[Skip to Content]
Access to paid content on this site is currently suspended due to excessive activity being detected from your IP address 54.197.65.227. Please contact the publisher to request reinstatement.
Sign In
Individual Sign In
Create an Account
Institutional Sign In
OpenAthens Shibboleth
[Skip to Content Landing]
Citations 0
Special Feature
November 17, 2008

Image of the Month—Diagnosis

Arch Surg. 2008;143(11):1128. doi:10.1001/archsurg.143.11.1128
Answer: Subvesical Bile Duct (Luschka) Leak

Subvesical bile ducts of Luschka were first described by the German anatomist Herbert von Luschka in 1863.1In the strictest definition, these ducts usually range in size from 1 to 2 mm in diameter and course through the gallbladder fossa to empty into the right hepatic or common hepatic duct.2While ducts of Luschka are present in 3% to 5% of cadavers at autopsy,3their true incidence is unknown. Recent articles describe symptomatic biliary leaks in approximately 0.1% to 0.5% of patients after open cholecystectomy.4Of these symptomatic leaks, approximately 15% to 20% are attributed to ducts of Luschka.4Identifying intraoperative damage to a duct of Luschka is difficult. Keeping close to the gallbladder wall during dissection is the best way to prevent injury. A careful visual inspection of the gallbladder fossa at the end of the operation may confirm the presence of a biliary leak.2Placing a dry gauze pack in the gallbladder fossa and inspecting it for bile staining is a useful maneuver in open procedures. If an injury is identified during the operation, ligation of the divided bile duct is indicated.2Owing to the small size of these ducts, most symptomatic leaks do not manifest until several days postoperatively. Many go unrecognized and resolve without intervention.

Patients with symptomatic biliary leaks present with right upper quadrant pain, fever, and abdominal distention and may develop percutaneous leakage of bilious fluid.3,4When suspected, the most sensitive and cost-effective test for diagnosing bile leaks is by hepatobiliary iminodiacetic acid scan.3

Most leaks from a duct of Luschka are considered low-grade biliary leaks, making them amenable to sphincterotomy alone.4This maneuver decompresses the biliary tree by diminishing the choledochal-duodenal pressure gradient of the sphincter of Oddi, allowing the biliary leak to seal. Placement of a biliary stent is rarely required. Another concern relates to the intra-abdominal bile collection. A well-loculated biloma is best treated by percutaneous drainage. Extensive biliary ascites may need relaparoscopy or laparotomy for thorough peritoneal lavage. Minimally symptomatic patients usually respond favorably to endoscopic therapy alone.

In our patient, the endoscopic retrograde cholangiopancreaticogram revealed a disrupted duct of Luschka that drained into the right posterior hepatic duct. Based on this patient's presentation, an endoscopic biliary sphincterotomy was initially performed. Her bilious wound drainage promptly ceased. Owing to her minimal symptoms and scant intraperitoneal fluid, percutaneous catheter placement and surgical abdominal lavage were not required. The symptoms resolved within a few days of the procedure.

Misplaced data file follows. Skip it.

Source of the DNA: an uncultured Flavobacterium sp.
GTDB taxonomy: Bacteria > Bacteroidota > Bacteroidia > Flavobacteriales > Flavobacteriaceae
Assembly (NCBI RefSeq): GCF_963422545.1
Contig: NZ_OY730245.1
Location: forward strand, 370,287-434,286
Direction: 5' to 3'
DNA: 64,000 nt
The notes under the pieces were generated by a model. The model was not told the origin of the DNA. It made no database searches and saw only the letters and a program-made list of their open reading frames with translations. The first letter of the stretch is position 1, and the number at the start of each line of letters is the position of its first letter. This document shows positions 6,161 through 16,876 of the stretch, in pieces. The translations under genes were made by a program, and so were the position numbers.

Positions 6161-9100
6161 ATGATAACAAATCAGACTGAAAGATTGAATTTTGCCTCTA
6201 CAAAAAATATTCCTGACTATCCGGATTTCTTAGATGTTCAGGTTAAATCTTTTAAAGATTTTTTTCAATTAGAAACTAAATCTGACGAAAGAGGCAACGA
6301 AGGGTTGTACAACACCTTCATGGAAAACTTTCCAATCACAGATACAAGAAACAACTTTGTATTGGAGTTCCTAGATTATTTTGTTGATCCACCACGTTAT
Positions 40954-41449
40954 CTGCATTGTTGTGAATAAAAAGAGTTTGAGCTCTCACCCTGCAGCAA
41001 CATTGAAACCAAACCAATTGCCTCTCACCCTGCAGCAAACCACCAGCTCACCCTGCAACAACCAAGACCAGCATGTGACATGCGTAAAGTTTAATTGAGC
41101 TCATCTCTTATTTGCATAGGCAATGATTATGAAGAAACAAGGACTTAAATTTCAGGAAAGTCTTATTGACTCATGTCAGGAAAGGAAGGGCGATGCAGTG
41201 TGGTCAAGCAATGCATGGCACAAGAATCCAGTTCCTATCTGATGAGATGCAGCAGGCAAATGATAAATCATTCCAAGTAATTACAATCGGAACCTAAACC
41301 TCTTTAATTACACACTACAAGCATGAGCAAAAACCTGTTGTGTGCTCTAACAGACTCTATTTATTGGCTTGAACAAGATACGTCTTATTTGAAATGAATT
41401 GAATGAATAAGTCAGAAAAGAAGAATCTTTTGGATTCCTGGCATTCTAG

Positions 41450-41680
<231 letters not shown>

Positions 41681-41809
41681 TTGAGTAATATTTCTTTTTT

Return to Quiz Case.

Box Section Ref ID

Submissions

The Editor welcomes contributions to the Image of the Month. Manuscripts should be submitted via our online manuscript submission and review system (http://manuscripts.archsurg.com). Articles and photographs accepted will bear the contributor's name. Manuscript criteria and information are per the Instructions for Authors for Archives of Surgery (http://archsurg.ama-assn.org/misc/ifora.dtl). No abstract is needed, and the manuscript should be no more than 3 typewritten pages. There should be a brief introduction, 1 multiple-choice question with 4 possible answers, and the main text. No more than 2 photographs should be submitted. There is no charge for reproduction and printing of color illustrations.

Back to top
Article Information

Correspondence:Kimball I. Maull, MD, HMC-UPMC Partnership Project, Hamad General Hospital, Al Rayyan Road, Box 3050, Doha, Qatar (maullki@upmc.edu).

Accepted for Publication:January 26, 2007.

Author Contributions:Study concept and design: Bledsoe and Maull. Acquisition of data: Bledsoe and Maull. Analysis and interpretation of data: Bledsoe and Maull. Drafting of the manuscript: Bledsoe. Critical revision of the manuscript for important intellectual content: Maull. Administrative, technical, and material support: Bledsoe. Study supervision: Maull.

Financial Disclosure:None reported.

References
1.
von Luschka  H Die Anatomie des menschlichen Bauches.  Tübingen, Germany H. Laupp’schen1863;255
2.
Sharif  Kde Ville de Goyet  J Bile duct of Luschka leading to bile leak after cholecystectomy: revisiting the biliary anatomy. J Pediatr Surg 2003;38 (11) E21- E23
PubMedArticle
3.
Jamshidi  MObermeyer  RJGarcia  GHashmi  M Post-laparoscopic cholecystectomy bile leak secondary to an accessory duct of Luschka. Int Surg 1999;84 (1) 86- 88
PubMed
4.
Sandha  GSBourke  MJHaber  GBKortan  PP Endoscopic therapy for bile leak based on a new classification: results in 207 patients. Gastrointest Endosc 2004;60 (4) 567- 574
PubMedArticle
×